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Christian Persecution, Martyrdom, and Orthodoxy$
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Geoffrey de Ste. Croix, Michael Whitby, and Joseph Streeter

Print publication date: 2006

Print ISBN-13: 9780199278121

Published to Oxford Scholarship Online: September 2007

DOI: 10.1093/acprof:oso/9780199278121.001.0001

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Why were the Early Christians Persecuted? * 1

Why were the Early Christians Persecuted? * 1

Chapter:
(p.105) 3 Why were the Early Christians Persecuted?* 1
Source:
Christian Persecution, Martyrdom, and Orthodoxy
Author(s):

G. E. M. De Ste. Croix

Publisher:
Oxford University Press
DOI:10.1093/acprof:oso/9780199278121.003.0003

This chapter reprints Ste. Croix's 1963 Past and Present investigation of why Christians were persecuted in the first three centuries, together with a brief response in 1964 to criticisms by A.N. Sherwin-White. Ste. Croix's main objective was to counter Sherwin-White's theory that Christians fell foul of Roman provincial administration because of the obstinacy they displayed in adherence to their beliefs. Ste. Croix insisted that the main charge against Christians under Roman law was simply the name of Christian, which was sufficient to generate persecution unless the accused could clear themselves by a variety of relatively simple procedures. Careful scrutiny of the evidence for persecution, especially during the 2nd century, clarifies the mechanics of Roman administration and the application of imperial law.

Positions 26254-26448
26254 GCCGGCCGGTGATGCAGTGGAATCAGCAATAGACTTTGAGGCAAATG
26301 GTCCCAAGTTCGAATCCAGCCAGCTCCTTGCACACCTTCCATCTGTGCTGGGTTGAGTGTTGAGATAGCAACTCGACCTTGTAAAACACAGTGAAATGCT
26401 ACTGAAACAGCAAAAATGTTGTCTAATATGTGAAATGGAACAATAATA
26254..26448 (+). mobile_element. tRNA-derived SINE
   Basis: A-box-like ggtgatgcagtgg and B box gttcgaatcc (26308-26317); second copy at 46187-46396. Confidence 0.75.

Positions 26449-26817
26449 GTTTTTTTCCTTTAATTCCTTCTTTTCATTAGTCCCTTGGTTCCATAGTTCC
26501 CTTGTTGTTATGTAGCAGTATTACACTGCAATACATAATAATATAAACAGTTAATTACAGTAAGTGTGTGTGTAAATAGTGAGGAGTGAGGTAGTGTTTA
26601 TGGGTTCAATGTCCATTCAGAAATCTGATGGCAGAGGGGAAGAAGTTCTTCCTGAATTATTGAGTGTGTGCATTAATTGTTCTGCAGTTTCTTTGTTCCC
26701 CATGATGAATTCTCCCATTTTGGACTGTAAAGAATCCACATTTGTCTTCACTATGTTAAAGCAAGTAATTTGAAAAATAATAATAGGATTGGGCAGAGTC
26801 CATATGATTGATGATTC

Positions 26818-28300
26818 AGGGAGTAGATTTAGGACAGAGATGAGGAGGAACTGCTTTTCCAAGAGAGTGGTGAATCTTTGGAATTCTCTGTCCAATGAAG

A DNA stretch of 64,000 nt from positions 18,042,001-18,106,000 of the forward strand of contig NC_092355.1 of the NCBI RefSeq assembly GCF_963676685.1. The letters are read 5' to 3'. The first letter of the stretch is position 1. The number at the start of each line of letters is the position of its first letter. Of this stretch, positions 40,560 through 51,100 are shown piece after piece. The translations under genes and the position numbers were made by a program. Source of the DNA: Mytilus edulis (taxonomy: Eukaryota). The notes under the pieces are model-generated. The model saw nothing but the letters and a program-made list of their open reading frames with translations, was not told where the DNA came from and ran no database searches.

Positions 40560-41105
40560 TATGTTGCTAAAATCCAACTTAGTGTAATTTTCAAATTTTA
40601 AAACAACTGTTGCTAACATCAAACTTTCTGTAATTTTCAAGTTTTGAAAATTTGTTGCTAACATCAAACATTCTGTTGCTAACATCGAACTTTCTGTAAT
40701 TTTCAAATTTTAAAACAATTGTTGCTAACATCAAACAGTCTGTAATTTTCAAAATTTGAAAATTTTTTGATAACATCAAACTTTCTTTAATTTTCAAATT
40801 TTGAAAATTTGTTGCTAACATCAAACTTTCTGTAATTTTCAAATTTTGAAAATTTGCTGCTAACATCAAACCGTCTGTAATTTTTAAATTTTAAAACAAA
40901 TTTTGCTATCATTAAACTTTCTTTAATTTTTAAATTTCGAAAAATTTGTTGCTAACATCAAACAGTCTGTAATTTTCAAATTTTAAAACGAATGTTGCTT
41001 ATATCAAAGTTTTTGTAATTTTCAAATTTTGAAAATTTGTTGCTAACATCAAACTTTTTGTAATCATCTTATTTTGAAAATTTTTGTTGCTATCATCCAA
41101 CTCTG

Keywords:   Roman Law, Roman administration, obstinacy, Roman religion

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